Abstract:

DevOps tool-chains are transforming Modern IT, but hackers can undermine their benefits through poorly implemented or vulnerable DevOps tools. Chris Gates and Ken Johnson will share their collaborative attack research into the technology driving DevOps. They will share an attacker’s perspective on exploiting DevOps organizations and the countermeasures these organizations should employ.

Title: Automating Computer Security – Why we need computers, and why they still need us

Speaker :Tyler Nighswander (@tylerni7)

Tyler has been a computer hacker for several years. While an undergraduate student at Carnegie Mellon University, Tyler was one of the initial members of the hacking team known as the Plaid Parliament of Pwning. This team rose from a small group of students to one of the top competitive hacking teams in the world. After traveling around the world competing in hacking competitions, Tyler settled down and now works on making humans and computers think more like hackers at ForAllSecure. In 2016, the automated system he helped create won the DARPA Cyber Grand Challenge.

Abstract:

Automatic bug finding and exploitation have been something of a Holy Grail for security for some time. Although we have a long ways to go before we’re all out of a job, the recent Cyber Grand Challenge at DEF CON 24 showed that automatic binary exploitation is further along than most people might expect. In 10 hours we saw 7 supercomputers compete in a state-of-the-art capture the flag competition with no humans at all, finding bugs in and patching complex pieces of compiled code. We will discuss this competition and some of the results, and learn about what can be expected of automated systems today and in the near future.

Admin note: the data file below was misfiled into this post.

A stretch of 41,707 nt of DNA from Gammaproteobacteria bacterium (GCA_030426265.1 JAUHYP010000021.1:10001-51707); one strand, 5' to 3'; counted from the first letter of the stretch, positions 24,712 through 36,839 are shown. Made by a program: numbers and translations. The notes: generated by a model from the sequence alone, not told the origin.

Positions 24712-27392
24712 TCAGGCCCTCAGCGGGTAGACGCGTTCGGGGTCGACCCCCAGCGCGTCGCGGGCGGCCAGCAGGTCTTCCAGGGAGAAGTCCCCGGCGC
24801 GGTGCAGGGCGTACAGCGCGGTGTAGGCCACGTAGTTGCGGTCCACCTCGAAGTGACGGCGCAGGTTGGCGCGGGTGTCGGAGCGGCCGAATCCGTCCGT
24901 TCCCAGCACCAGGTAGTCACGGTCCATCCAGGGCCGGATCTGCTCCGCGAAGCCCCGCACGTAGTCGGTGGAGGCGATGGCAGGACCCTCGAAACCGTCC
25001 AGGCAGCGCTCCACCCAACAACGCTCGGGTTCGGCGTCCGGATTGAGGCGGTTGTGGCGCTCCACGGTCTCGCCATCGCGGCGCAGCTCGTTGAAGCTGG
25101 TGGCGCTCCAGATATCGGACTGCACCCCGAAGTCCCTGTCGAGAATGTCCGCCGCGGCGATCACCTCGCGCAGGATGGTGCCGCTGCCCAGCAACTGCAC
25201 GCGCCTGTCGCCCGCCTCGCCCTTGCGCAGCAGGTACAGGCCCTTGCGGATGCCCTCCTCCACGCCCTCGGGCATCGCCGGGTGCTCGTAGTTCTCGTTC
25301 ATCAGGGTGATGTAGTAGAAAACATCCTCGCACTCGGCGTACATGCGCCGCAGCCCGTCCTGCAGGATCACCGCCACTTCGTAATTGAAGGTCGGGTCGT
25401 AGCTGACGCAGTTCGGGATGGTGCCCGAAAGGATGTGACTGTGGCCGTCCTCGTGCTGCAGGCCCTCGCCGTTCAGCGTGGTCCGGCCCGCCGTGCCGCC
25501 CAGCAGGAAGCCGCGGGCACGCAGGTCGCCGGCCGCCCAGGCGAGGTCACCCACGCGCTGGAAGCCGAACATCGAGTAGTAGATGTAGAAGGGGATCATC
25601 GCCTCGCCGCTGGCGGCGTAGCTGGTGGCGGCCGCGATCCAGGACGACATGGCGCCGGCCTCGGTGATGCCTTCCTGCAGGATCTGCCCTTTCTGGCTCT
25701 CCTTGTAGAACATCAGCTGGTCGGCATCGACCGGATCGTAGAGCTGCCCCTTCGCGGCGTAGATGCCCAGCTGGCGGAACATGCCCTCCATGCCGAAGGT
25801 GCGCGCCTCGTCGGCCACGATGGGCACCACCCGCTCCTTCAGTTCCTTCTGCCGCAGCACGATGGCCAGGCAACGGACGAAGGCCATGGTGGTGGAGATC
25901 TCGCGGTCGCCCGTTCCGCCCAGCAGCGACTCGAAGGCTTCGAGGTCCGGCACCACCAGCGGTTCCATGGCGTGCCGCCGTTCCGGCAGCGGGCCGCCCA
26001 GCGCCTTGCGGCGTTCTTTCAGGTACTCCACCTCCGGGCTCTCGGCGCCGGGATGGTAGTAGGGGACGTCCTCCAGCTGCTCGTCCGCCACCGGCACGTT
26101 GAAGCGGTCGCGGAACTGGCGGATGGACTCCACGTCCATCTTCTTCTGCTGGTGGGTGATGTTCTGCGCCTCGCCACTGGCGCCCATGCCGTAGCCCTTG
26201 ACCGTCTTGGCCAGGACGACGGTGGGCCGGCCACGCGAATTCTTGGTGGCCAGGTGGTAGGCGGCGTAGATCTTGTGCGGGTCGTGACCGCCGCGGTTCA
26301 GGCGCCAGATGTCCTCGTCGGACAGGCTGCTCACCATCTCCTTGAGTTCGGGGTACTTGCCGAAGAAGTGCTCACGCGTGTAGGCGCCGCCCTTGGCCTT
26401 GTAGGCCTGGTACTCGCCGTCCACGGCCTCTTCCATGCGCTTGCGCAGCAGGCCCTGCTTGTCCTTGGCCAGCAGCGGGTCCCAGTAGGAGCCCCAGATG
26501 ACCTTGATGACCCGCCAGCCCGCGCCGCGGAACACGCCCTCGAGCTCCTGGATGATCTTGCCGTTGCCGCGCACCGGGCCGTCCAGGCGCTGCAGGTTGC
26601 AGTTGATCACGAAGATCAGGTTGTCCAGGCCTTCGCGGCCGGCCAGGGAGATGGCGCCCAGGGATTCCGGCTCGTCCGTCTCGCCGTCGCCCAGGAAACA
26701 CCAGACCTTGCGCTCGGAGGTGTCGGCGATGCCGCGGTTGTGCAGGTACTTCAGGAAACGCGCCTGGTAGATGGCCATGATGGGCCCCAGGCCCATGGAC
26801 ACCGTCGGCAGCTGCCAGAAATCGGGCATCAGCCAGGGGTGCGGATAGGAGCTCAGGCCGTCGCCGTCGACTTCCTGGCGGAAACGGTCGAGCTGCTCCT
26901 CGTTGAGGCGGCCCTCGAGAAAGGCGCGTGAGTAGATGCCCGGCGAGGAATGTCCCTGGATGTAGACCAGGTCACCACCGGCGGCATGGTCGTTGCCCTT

Title: Modern reconnaissance phase on APT – protection layer

Speaker : Paul Rascagnères (@r00tbsd)

Paul is a security researcher within Talos, Cisco’s threat intelligence and research organization. As a researcher, he performs investigations to identify new threats and presents his findings as publications and at international security conferences throughout the world (Recon, Shakacon, Hack.lu, Syscan360…). He has been involved in security research for 7 years, mainly focusing on malware analysis, malware hunting and more specifically on Advanced Persistence Threat campaigns and rootkit capabilities. He previously worked for several incident response teams within the private and public sectors.

Abstract: